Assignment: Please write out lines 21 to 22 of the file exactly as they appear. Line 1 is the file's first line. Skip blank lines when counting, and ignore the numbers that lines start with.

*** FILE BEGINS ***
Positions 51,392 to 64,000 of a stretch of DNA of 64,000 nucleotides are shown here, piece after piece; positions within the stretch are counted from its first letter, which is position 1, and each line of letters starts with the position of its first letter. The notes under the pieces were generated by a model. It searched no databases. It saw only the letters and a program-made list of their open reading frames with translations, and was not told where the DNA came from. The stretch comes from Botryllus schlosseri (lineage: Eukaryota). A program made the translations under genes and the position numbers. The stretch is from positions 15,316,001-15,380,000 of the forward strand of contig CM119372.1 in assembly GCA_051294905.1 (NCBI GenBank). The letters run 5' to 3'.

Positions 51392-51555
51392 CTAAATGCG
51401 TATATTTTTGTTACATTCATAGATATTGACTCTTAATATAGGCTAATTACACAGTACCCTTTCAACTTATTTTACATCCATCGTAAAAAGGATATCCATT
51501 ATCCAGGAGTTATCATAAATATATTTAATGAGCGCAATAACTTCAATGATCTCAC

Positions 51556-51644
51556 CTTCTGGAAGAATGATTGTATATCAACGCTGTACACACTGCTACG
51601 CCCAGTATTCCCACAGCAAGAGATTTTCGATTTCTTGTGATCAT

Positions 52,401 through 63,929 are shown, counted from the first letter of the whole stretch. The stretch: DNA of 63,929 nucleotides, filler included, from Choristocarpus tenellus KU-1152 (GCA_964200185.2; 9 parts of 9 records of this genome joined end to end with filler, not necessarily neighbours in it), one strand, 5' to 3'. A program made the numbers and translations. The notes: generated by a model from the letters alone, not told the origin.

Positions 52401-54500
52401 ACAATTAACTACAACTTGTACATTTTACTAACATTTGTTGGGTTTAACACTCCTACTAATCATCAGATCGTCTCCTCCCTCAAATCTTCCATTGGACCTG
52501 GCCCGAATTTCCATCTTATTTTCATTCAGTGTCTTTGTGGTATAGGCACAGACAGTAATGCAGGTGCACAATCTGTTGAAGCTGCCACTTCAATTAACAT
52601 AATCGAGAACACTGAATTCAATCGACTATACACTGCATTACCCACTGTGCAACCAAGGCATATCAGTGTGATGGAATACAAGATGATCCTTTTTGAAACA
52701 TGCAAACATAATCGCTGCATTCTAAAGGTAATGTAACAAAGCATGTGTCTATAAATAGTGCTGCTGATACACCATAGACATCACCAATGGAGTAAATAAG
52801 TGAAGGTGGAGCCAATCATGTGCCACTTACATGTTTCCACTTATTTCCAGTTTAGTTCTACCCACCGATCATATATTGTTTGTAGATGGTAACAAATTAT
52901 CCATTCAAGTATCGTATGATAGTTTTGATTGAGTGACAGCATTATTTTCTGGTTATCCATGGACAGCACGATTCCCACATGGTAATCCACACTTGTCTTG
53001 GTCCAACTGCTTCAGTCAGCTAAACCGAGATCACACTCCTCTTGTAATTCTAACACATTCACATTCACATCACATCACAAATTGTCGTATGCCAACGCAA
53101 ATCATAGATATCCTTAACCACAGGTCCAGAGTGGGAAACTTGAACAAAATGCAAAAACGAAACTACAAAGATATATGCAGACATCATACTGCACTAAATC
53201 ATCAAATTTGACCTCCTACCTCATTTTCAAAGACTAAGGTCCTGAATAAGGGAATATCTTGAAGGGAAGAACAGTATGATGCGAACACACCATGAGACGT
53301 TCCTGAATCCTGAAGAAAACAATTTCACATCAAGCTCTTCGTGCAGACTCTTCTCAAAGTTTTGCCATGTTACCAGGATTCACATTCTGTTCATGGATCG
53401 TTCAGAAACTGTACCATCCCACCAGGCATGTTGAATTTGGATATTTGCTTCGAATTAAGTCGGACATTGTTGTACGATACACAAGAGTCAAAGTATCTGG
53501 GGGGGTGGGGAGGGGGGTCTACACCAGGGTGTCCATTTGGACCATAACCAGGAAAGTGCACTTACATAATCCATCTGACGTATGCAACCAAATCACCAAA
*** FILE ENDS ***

53401 TTCAGAAACTGTACCATCCCACCAGGCATGTTGAATTTGGATATTTGCTTCGAATTAAGTCGGACATTGTTGTACGATACACAAGAGTCAAAGTATCTGG
53501 GGGGGTGGGGAGGGGGGTCTACACCAGGGTGTCCATTTGGACCATAACCAGGAAAGTGCACTTACATAATCCATCTGACGTATGCAACCAAATCACCAAA